If you’re trying to figure out how to create a brand name, you’ve come to the right place. This 2,500+ word guide is deep dive that will show you everything you should consider when creating a brand name for your company that it can be proud to call its own.
Estimated Read Time: 13 Minutes. Updated: January 10, 2020.
Table of Contents
Why is picking a strong, memorable brand name so important?
Picking your brand name is the first step in establishing your company’s reputation. It helps show people what to expect from you. A good reputation means people will naturally want to connect with you and do business with you without having to put as much thought into the decision making process. That’s not to say that if you do bad work you can cover it up. With social media and Internet reviews, people are able to quickly figure out if you are who you say you are. Seth Godin smartly stated, “It’s logical, then, to care about how your reputation is formed. But it’s dangerous, I think, to decide that it’s worth spending a lot of time gaming the system, to consistently work hard to make your reputation better than you actually are.” If you build up a reputation that is too good to be true, you’ll ultimately let people down and your reputation will self-correct to its proper negative level.
There’s a lot on the line here, so if you’re going to create a brand name that works in your favor you should at least make sure you’re doing it right and it matches your company’s vision and values.
Assuming we’re building our reputation properly and trying to create a brand name that reflects it, picking the right one can do immense good. Getting your brand name right from the get-go gives you a chance to show you’re different, which is extremely beneficial in today’s media-saturated world. If you pick a name that doesn’t stand out from the crowd you’ll be thrown into a person’s mental garbage bin with all the other uninteresting, unmemorable companies.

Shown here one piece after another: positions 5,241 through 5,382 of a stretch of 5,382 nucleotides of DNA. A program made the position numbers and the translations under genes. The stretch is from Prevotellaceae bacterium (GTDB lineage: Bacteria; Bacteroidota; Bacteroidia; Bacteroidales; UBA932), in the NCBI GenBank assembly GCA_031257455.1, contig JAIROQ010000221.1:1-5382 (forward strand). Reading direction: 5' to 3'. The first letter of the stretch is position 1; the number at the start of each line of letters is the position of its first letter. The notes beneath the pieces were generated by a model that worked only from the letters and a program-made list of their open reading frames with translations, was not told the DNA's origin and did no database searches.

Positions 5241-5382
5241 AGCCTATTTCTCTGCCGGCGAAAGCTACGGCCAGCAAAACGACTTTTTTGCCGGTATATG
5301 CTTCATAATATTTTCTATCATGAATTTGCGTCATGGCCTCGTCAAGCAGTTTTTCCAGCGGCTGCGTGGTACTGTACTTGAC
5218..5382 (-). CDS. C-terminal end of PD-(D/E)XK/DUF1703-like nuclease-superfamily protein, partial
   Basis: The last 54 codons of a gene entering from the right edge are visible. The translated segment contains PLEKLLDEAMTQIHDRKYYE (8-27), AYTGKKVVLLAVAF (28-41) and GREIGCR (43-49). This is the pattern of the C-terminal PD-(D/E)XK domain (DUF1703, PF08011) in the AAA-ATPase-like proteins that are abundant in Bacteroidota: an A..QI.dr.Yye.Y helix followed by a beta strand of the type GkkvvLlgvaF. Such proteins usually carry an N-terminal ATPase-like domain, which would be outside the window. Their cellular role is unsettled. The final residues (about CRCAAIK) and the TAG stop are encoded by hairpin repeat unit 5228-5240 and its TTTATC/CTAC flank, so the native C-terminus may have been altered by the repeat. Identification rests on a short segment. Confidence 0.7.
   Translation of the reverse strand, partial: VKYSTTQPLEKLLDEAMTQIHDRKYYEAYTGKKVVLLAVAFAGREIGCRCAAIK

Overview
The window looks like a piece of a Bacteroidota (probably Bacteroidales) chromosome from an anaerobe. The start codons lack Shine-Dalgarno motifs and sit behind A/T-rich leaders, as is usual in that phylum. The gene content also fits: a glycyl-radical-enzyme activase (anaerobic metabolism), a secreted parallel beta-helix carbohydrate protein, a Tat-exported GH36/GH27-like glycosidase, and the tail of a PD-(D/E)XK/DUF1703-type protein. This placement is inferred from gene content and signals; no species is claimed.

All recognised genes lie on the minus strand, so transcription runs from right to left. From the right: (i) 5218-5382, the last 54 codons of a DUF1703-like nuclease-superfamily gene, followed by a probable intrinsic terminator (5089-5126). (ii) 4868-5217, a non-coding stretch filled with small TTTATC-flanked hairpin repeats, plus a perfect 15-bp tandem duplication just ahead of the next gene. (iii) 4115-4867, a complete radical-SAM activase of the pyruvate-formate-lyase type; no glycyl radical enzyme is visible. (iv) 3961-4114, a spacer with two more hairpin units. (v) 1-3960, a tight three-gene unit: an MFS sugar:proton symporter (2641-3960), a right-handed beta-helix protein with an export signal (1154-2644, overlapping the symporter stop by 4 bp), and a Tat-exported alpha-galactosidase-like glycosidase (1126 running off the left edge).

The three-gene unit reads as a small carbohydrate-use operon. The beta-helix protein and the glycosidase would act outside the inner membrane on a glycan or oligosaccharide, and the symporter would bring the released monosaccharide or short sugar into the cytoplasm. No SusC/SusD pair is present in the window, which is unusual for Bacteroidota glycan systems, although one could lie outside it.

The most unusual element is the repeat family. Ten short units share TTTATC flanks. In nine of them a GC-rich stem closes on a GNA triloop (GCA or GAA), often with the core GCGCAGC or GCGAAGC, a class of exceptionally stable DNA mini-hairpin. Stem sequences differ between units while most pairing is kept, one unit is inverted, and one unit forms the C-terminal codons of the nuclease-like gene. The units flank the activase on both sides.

If you’re like most people running a company or in charge of its marketing, you have limited time and resources to attract your ideal customers. Obviously, you want to make sure every second and every dollar you spend on your brand name empowers it to break through the competitive noise.
The Psychological Data of First Impressions
There are three ways you can make a first impression.
You can make no impression, a bad impression, or a good impression.
Everyone knows you don’t want to make a bad impression. Why else would most Americans cite public speaking as their number one fear? Everything in life and business gets harder when you’re starting with a bad impression. You’re behind the curve. You have to spend more time and energy than your competition to convince your potential customers to the contrary. Nobody wants to get ripped off and the research is clear, people fear loss way more than the potential of gaining something valuable. If people think you’re a bad actor, they’re going to avoid you like the plague.
Only marginally better than making a bad impression, you can make no impression. In a personal situation, you might not have to worry about this as much since you may not have as much on the line. In a business situation, this is an absolute nightmare because it means you spent blood, sweat, and tears (a stack of cash) on a marketing campaign, executed, and then patiently waited while zero results came your way. For many entrepreneurs and business owners in this situation, it spells g-a-m-e o-v-e-r.
Let’s talk about making a good impression now. The cold, icy truth is that you have an extremely, extremely, extremely short window of time to make it. Princeton psychologists have known since 2006 that it takes only 1/10th of a second to form an initial impression and that once it is set is extremely hard to undo. This is why taking the time to pick your brand name and strategically plan out your brand identity, positioning, and messaging is so important and valuable. You literally have the chance to pick what kind of foundation to build your business on. You can choose a strong house of bricks or a flimsy house made of straw that is going to be easily blown down. These reasons contribute to why 70% of global consumers trust a branded company vs. a non-branded company and why branded products and services are able to sell for 280% more than their non-branded counterparts.
Create a Brand Name on a Strong Foundation
It is clearly worth a company’s time to select a proper brand name since it connects so strongly with making a good first impression. We’ll dive into the magic ingredients that go into creating a good brand name. You’ll leave here knowing that you can create a brand name that has the power to leave consumers with that sought-after positive first impression and the psychological magnetism that will make it stick in their minds.
When it comes to picking a brand name, it’s helpful to first understand the different categories of brand names. Some are clearly better than others, but each type of brand name category has its own strengths and weaknesses.
Brand Name Types